SNOW changes everything. When you're little, it's up to your waist, so instead of walking you sort of swim standing up. Sometimes school is closed. Sometimes the electricity is off and you have to use candles and bake potatoes in the fireplace.
Everything looks different. Garbage cans become trolls and fire hydrants look like Santa's helpers. A friend of mine was walking along after a big blizzard and he heard a hollow sound under his feet, because he was walking on top of a car disguised as a small white whale.
Even with just a little snow, it's like a vacation. A vacation on the moon, because there doesn't seem to be much gravity. You wear thick clothes, so you move slower, and when you fall down, there's so much snow and snowsuit between you and the ground, it hardly hurts. I know, because falling down in the snow is a specialty of mine.
Sometimes I do it for fun. I feel carefree when I toss myself into a really deep, new, fluffy drift. It's like jumping into a feather-bed or an ocean wave, and then you get to watch sparkling snow fly up around you. Sometimes it's a complete surprise. But even when I did a belly-flop off my front steps the first time it snowed after I'd lived in California for eight years, I pretended I did it on purpose. After all, a belly-flop is a good way to get a feel for the particular snow that has just arrived - and also a taste, if you're not careful to close your mouth on takeoff.
Snow changes people, too. The kids in my elementary school got pretty wild when the playground was all white and the cloakroom filled up with boots and snowsuits. At least they didn't laugh at you when you fell down. They joined you. There was only one hill on our playground and kids would skid down it on their boots. The more skidding, the icier it got. And the icier it got, the better they liked it. Everyone would line up at recess, waiting their turn on the snowslide, and when someone fell over, they' d fly down the hill and fall on him. Or her.
I remember being at the bottom of an igloo made of thickly wrapped third-graders, with only a little light coming in through the tangled-up arms and legs. It was a very silly thing to do, with an even sillier name pig pile." I never knew if they called it that because they were used to pigs - some of the kids in my school lived on farms - or because they were acting like pigs.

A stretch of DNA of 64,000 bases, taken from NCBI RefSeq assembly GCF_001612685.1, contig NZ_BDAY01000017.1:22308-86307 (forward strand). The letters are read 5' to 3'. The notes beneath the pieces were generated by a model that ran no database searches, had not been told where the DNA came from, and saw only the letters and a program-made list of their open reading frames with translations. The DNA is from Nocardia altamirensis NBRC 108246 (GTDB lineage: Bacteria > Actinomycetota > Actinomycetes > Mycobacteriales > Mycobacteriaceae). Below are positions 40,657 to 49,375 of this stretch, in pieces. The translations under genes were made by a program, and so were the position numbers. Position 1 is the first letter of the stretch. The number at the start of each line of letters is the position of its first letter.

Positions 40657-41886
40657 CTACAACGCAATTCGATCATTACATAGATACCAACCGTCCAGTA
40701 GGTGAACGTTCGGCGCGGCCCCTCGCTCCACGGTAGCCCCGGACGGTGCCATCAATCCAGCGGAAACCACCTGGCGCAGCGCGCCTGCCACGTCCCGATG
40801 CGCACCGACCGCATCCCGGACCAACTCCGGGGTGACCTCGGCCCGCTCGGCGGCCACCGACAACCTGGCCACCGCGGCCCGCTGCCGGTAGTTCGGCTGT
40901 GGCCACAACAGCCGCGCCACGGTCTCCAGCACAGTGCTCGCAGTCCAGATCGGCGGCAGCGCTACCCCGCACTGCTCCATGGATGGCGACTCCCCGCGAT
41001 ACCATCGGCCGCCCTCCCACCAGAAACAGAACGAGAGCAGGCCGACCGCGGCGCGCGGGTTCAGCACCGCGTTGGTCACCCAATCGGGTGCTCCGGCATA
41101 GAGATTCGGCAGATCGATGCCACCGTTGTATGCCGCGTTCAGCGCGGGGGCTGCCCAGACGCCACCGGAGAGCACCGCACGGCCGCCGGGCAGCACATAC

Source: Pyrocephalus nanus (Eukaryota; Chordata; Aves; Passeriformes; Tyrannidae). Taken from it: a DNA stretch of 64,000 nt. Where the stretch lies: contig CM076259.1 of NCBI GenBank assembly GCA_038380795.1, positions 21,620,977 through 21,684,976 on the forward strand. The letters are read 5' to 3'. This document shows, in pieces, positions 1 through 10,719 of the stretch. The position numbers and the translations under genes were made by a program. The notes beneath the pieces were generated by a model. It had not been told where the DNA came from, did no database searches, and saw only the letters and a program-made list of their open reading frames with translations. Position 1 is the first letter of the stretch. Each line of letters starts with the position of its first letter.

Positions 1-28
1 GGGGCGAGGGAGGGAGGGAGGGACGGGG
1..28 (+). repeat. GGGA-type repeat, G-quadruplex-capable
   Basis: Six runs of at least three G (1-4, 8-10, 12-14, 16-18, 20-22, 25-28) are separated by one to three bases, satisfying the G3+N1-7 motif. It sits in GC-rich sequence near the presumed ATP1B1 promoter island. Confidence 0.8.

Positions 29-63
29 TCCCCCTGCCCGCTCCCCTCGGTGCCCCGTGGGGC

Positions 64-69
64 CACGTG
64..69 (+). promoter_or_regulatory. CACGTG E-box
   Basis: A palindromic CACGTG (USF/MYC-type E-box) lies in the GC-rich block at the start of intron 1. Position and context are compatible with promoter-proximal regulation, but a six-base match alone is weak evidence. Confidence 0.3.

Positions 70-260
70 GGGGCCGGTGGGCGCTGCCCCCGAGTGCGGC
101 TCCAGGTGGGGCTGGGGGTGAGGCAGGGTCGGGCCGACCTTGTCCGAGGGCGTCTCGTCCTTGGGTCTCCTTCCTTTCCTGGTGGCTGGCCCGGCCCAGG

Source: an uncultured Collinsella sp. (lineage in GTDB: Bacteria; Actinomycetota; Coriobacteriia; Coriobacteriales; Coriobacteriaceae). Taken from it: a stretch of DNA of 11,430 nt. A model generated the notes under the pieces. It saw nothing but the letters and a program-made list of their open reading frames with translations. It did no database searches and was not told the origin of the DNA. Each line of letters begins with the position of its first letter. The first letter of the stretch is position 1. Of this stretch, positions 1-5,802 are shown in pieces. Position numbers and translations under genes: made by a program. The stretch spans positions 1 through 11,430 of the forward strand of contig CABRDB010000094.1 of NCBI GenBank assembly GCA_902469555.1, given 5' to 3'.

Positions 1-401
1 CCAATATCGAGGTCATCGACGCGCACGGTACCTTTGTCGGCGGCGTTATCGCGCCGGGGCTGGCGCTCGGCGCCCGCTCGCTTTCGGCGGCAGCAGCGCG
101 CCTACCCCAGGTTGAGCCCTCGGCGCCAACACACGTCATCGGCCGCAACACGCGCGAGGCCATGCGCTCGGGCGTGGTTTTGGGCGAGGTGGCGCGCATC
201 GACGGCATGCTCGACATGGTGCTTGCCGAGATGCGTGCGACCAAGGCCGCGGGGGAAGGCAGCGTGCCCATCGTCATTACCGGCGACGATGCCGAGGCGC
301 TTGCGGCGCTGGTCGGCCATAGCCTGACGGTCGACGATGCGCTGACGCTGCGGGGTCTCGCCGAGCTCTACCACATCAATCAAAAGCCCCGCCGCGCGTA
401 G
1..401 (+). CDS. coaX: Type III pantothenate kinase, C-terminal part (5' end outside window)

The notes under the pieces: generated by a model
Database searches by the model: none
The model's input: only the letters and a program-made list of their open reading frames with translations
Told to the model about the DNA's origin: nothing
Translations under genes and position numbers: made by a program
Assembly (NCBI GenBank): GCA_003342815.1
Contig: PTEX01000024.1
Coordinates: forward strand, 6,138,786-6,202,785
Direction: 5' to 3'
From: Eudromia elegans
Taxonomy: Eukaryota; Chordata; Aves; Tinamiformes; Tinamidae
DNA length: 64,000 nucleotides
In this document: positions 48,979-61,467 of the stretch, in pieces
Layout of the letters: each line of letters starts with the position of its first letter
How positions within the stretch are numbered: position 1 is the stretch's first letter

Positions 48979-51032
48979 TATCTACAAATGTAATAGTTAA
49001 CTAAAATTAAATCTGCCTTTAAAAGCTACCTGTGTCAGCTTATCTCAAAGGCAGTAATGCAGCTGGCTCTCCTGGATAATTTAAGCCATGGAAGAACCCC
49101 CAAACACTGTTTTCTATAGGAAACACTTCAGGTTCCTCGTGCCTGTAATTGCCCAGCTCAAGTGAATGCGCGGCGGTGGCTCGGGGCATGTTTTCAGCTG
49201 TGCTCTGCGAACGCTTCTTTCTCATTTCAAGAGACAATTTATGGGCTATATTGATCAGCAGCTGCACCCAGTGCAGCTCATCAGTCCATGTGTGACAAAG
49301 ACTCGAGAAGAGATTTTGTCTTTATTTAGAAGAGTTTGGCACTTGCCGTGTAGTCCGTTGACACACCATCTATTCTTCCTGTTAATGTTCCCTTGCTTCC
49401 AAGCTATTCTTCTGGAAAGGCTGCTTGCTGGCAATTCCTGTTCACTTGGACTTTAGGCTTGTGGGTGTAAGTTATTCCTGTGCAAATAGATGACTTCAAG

Snow changes most things, but dogs just act even more like dogs when it snows. The only thing our dog, Sophie, loved more than snow was mittens. She'd gallop by, her nose to one side, and - chomp! - she'd snatch off your mitten and run away with it, tossing her head up and down and looking over at you as if this was a fun game she was inviting you to join. We never did, though. Our hands were cold, and anyway, we couldn't catch up with her. She was fast and taller than everyone but me.
My mother put our mittens on strings. But this didn't give Sophie much trouble. She loped up to my sister, chomped, and when the mitten didn't come right off, she gave a tug. Zoom! The mitten on my sister's other hand disappeared, shot up one sleeve, over her shoulders, and out the other sleeve. Sophie raced off with two mittens and a string, even more delighted. "Waaaah!" cried my sister.
Not to be outdone by a Labrador retriever, my mother safety-pinned our mittens to our sleeves. This did slow Sophie down. For a moment. She tugged, and all of a sudden, I was hurtling down the hill behind her. At least I still had my mitten on. And it was pinned to my coat. But it was also firmly clamped in Sophie's mouth. She kept looking back at me joyfully. At last she had gotten someone to keep up with her. I can't say I shared her enthusiasm, though for once, my hand was warm.
Startled kids, a snowman, sleds, trees, and a snow shovel whipped by. I think my boots were flying straight out behind me. If it counts as a fall, that was my farthest. We pelted all the way down a long, gentle hill as fast as Olympic slalom racers before a grown-up caught up with us and made Sophie untooth my mitten.
I never throw snowballs. It's not just that I'm kind and polite. I'm also not nearly as good at throwing snowballs as I am at catching them - usually with my face. Once my grandmother came to school with me. On the way home, there was a noise like a meteorite approaching, then total, bewildering whiteness. A pig-piler had thrown a snowball across the street so skillfully that it had stuck behind my glasses. But I knew who he was. I could tell from the whoops of laughter he gave when my grandmother remark ed, with her usual way of putting it mildly, "Rude!"
Snow is beautiful as well as silly, which is why sometimes I like to fall down very gently and make angels. You put your hood up. You just sink slowly down on your back, and swoop your arms and legs as if you had wings. You look up and see bare tree branches, a big, wide, cold, winter sky, and maybe a few flakes, delicate gray against the white clouds, wafting down toward you. When you get up, there's a picture in the snow with feathery wings and a whirling skirt. Snow really does change things. Even a p ig-piler can lie down, do some swooping, and when he gets up, it's just as if an angel had rested there a moment.